Sample Leadership Book Review Paper on “A Quiet Place”


Leaders use different methods to accomplish tasks and lead their followers towards achieving organizational goals and objectives. Crises are perhaps the best instances to gauge the leaders’ skills, especially in guiding the organization through and out of the crisis. Aside from entertainment, movies offer valuable lessons in different aspects of life, leadership among them. A Quiet Place is a 2018 movie on a post-apocalyptic world, where noise is a sure death-trap. Watching the movie presents an opportunity to evaluate leadership and draw lessons from the characters, particularly the main character. Through its connection with leadership theories, the movie provides great lessons in leadership presented by Lee Abbott, highlighting the confluence between transformation and trait leadership theories.

Background: A Quiet Place

A Quiet Place is a post-apocalyptic movie based on a short time after the invasion of earth by extraterrestrial creatures. At the opening of the movie, a calling card states “Day 89,” probably referring to the number of days since the fall of man. The opening scene shows a desolate street, and from notice board outside a pharmacy are pictures of missing people, whose families and friends have been searching. From this scene, the movie moves into the store, where it is apparent from the movements of Abbott’s family that noise is indeed an enemy. The family moves in tiptoes and uses sign language to communicate. The Abbott’s family is made of Lee Abbott, Evelyne Abbott, Regan Abbott, Marcus Abbott, and Beau Abbott. Lee and Evelyn are the parents, while the rest are their children, Regan, a teenage deaf girl, being the eldest, while the rest are boys, Beau being the youngest.

Lee (played by John Krasinski) is the leader of the family, who has to navigate (with his family) a world where any noise is a sure call to danger and death. Adding to his leadership challenge is his teenage daughter, who defiantly wants to go with his father while training his brother (Marcus). Additionally, Regan feels responsible for the death of her little brother, Beau who she gave a toy spaceship. Beau had taken batteries, fixed them on the toy spaceship, later turning it on and was murdered by the noise-sensitive creatures. Lee has done little to alleviate Regan’s guilt over the death of her little brother. He is more concerned with finding other survivors across the world, the creatures’ weaknesses, training his scared son in the art of survival, while at the same time preparing for their incoming baby since his wife is 38 weeks pregnant.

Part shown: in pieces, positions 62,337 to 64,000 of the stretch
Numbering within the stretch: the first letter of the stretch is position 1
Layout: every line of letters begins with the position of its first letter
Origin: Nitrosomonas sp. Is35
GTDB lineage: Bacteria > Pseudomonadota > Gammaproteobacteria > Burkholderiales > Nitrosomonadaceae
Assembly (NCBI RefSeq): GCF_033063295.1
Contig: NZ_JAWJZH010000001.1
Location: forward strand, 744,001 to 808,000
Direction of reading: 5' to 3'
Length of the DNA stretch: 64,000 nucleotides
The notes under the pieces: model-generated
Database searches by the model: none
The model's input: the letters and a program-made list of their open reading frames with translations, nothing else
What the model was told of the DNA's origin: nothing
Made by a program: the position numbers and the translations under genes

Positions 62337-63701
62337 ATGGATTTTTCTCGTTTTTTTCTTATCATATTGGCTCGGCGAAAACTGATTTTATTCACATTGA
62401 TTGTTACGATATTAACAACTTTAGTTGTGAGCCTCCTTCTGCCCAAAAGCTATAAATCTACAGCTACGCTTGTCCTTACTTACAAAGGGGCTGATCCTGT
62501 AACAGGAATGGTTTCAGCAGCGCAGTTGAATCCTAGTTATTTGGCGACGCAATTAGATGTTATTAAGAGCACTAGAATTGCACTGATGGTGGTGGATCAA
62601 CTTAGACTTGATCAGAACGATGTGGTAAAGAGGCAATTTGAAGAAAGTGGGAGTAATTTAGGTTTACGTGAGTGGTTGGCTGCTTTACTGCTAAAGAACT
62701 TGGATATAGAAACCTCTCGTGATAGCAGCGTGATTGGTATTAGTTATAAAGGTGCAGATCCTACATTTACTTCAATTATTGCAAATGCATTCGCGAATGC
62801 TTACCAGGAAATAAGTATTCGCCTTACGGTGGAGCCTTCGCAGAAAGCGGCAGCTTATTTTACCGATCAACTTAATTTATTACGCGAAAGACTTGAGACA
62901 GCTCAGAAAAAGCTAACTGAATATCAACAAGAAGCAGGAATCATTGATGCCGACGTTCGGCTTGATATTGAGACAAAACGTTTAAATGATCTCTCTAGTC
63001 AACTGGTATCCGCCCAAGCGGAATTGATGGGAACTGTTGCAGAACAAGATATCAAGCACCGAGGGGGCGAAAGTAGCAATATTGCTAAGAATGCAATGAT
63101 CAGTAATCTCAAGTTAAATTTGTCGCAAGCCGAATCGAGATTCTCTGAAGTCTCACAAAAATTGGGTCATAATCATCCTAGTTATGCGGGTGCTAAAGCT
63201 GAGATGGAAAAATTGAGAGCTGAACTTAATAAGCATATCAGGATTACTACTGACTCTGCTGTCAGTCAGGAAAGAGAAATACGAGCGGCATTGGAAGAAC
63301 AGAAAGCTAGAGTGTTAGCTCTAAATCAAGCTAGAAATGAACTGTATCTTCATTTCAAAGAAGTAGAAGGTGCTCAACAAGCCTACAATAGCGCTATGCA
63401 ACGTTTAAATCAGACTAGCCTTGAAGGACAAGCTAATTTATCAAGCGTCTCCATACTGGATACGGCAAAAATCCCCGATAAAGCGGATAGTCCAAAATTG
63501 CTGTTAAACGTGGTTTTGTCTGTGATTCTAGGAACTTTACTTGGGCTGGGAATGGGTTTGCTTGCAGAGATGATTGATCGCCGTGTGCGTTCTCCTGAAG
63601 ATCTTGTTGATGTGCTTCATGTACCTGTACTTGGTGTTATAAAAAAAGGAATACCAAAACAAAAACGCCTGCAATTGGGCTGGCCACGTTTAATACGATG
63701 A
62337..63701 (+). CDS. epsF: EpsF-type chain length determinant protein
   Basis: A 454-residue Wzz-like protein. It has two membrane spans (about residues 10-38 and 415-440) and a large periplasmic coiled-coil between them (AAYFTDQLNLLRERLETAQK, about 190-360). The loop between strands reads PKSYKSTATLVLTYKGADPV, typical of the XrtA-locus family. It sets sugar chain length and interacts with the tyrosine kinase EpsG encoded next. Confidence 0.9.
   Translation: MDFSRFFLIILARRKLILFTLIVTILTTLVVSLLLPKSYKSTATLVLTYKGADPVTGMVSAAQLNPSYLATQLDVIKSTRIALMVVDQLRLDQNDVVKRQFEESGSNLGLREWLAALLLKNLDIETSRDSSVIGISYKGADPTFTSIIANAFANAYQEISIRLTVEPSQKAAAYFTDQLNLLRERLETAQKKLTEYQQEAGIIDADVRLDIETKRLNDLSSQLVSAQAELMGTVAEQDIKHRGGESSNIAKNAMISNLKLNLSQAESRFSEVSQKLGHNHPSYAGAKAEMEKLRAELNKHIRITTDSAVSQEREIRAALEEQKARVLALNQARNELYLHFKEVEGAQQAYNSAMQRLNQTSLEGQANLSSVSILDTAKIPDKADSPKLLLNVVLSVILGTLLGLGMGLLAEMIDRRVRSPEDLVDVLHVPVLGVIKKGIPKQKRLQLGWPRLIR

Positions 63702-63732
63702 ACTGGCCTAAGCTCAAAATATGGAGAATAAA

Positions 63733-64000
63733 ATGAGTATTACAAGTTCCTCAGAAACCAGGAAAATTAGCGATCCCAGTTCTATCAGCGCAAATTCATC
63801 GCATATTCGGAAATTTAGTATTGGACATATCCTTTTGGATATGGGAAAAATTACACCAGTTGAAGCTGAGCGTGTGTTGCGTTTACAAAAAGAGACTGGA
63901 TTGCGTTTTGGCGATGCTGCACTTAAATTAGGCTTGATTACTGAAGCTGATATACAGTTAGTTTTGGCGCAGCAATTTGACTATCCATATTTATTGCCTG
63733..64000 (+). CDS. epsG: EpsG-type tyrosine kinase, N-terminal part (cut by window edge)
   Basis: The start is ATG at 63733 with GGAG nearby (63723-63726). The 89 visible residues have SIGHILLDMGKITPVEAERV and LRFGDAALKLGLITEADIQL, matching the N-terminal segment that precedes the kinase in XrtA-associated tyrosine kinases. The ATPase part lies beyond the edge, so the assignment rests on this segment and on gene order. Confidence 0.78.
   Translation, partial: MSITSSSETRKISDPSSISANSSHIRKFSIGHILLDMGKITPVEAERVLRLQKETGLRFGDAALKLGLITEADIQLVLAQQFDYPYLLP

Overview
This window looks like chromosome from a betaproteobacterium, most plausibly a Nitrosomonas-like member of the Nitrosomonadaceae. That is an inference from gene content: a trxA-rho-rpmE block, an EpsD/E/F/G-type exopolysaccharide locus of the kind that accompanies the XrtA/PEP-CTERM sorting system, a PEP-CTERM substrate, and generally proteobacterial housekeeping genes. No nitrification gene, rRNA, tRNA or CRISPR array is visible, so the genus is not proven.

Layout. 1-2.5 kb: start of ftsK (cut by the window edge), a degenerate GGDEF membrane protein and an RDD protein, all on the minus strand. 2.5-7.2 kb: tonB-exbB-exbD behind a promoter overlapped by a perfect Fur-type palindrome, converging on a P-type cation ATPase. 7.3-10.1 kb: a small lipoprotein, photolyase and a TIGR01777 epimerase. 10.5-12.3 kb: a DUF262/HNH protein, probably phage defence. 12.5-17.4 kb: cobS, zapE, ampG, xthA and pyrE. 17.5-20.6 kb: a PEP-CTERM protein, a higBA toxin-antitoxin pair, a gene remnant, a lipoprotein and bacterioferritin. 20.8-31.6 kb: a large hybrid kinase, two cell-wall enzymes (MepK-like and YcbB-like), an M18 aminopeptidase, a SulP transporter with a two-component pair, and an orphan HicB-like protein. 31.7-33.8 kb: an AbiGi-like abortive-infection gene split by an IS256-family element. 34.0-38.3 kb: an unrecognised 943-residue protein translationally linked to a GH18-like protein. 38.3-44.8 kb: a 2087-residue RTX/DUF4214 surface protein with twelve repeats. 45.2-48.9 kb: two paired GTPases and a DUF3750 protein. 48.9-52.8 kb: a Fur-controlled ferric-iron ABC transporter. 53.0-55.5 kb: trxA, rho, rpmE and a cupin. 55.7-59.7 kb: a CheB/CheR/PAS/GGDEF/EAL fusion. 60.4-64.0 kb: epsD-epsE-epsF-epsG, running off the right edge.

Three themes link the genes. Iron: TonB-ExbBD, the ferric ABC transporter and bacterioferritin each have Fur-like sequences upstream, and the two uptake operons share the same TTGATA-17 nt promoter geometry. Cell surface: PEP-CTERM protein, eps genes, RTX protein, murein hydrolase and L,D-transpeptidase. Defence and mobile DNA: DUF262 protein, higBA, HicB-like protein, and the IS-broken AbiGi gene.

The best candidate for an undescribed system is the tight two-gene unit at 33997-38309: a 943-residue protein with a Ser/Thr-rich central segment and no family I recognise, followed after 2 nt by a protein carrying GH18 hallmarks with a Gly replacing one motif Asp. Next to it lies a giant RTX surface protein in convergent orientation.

Leadership Lessons

The movie is rife with leadership lessons that both individuals and leaders can draw. One of the most important lessons is the concept of communication. The movie highlights not only the importance of communication but also the different ways (nonverbal) individuals can communicate. Communication entails both verbal and non-verbal cues; its effectiveness depending on the tone, reactions, feelings, and body language (Nickitas 2019, p.65). Communication is especially important for leaders, given its inspirational and motivational role. Moreover, leaders with great communication skills are self-aware and knowledgeable in using different communication styles, which allow them to communicate with different people effectively.

The second lesson from the movie is preparing the next generation. However good a leader is, such a leader needs to identify and groom the next generation of leaders for when they will be away. In the movie, Lee took Marcus to out to teach him about the workings of the world. Aside from teaching him how to fish, he also taught him the acoustics of the sound and operation of the creatures. Through the training, Marcus learned that the creatures were only dangerous if the sound close to an individual is louder than the others. It is for this reason that they could shout and even talk next to a waterfall since the waterfall would mask their voices. Traditional leadership, especially in the early days and in some native communities relied on the preparation of the young generation to take up the leadership mantle from the elderly when they were gone (Preston et al. 2015, p.3). Such leaders looked for individuals who had the community’s wellbeing at heart and trained them to take up after them.

Even as leaders prepare and pass down the baton to the young generation, one concept remains important; trust. Trust is an especially important concept for leaders when they are preparing the next generation of leaders. Both the leader and the follower must have trust in each other for both personal and organizational success. DeConinck (2011) and Otken and Cenkci (2012) have identified trust as an important aspect of several leadership theories including transformational and charismatic leadership. Trust is, therefore, critical in the leadership relationship, given the negative impact that mistrust can have on the leader-follower relationship (Bligh 2017; Turaga 2013). Trust is especially evidenced in the movie, during Marcus’ training, and in his father’s final battle and sacrifice to save the family.